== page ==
• Demonstrate knowledge and understanding of the key features and characteristics of the periods studied.
  • Explain and analyse historical events and periods studied using second order historical concepts (causation, consequence, similarity, difference, change, continuity and significance.)
  • Analyse, evaluate and use sources (contemporary to the period) to make substantiated judgements, in the context of historical events studied.
  • Analyse, evaluate and make substantiated judgements about interpretations (including how and why interpretations may differ) in the context of historical events studied.

Assessments

Formal assessments are set 3 times a year.  Pupils will answer a question under exam conditions.  They will be told in advance which topic to learn, with the exception of mock examinations, which will cover the whole year’s work.

Exam board is EDEXCEL code 1 H10

There are no extended tasks or controlled assessment.

Resources

Useful websites for pupils are the BBC bitesize KS4, History Learning site, and School History.

Educational Visits

Leeds Medical Museum.

No specialist equipment is required.

Year 11

  • Y11 focuses on finishing off the Weimar and Nazi Germany course followed by our new Cold War component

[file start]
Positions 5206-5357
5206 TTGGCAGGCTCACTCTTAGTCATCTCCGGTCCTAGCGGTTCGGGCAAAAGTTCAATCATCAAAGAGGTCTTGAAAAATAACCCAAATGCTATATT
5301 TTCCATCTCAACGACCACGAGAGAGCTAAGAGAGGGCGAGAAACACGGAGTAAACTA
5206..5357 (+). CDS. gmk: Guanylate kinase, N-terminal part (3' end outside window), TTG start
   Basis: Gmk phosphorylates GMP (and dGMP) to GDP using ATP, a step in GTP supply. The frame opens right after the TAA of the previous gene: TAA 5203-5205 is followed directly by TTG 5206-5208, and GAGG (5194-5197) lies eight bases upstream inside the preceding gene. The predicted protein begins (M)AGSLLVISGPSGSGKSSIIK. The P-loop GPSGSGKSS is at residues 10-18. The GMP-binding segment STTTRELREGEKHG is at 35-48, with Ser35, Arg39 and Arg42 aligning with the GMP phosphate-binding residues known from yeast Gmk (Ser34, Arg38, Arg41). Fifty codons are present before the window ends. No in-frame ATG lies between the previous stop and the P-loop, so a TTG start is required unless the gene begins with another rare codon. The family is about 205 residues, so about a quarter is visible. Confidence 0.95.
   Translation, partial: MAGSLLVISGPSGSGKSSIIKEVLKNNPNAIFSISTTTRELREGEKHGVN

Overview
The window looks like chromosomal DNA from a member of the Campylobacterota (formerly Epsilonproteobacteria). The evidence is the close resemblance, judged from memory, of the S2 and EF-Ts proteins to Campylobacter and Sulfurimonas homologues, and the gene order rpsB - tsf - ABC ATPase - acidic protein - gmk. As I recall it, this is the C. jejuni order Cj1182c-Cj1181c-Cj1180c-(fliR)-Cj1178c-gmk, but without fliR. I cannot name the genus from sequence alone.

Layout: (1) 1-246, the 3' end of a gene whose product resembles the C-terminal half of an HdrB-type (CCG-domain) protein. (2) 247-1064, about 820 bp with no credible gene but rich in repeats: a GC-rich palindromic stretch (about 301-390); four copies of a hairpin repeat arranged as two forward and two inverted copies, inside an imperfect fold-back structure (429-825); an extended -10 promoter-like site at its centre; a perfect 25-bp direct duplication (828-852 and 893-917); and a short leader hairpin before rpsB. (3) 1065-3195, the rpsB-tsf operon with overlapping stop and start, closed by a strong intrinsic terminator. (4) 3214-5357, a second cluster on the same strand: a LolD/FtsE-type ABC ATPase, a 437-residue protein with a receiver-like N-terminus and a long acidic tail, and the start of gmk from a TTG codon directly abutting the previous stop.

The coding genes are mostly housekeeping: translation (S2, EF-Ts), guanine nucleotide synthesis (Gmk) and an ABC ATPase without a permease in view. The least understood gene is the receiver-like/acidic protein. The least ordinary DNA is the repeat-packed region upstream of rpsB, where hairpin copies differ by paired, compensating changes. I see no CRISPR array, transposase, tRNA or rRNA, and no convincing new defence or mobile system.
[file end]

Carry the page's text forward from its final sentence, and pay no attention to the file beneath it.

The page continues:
• The course will aim to be concluded before February half term which allows for a lot of revision to take place which will be teacher led

Skills to be developed

Pupils need to be able to;

  • Recall, select, organise and use detailed knowledge accurately and effectively showing detailed understanding of historical periods, themes and topics.
  • Communicate ideas using historical terms accurately and give developed explanations. They should justify answers with analysis of key concepts, features and characteristics of the periods studied.
  • Investigate historical questions, problems or issues and reach reasoned and substantiated conclusions, recognising how and why events, people and issues have been interpreted and represented in different ways.

Assessments

Pupils will have an early Key Assessment followed by two periods of mock exams. The year culminated in a final external exam.

Exam board is AQA code 9140

Resources

  • SAM Learning and GCSE Bitesize websites
  • G Lacey and K Shephard Germany 1918 – 1945: Students. Book Hodder Murray
  • S Lee Weimar and Nazi Germany (Core Book) Heinemann
  • remember.org (the library of the holocaust)
  • Pearson Publishing Edexcel GCSE 9-1 History Superpower relations and the Cold War 1941-1991
  • historyplace.com/worldwar2/riseofhitler/index.htm (Hitler’s rise to power)
  • schoolhistory.co.uk

 No specialist equipment is required.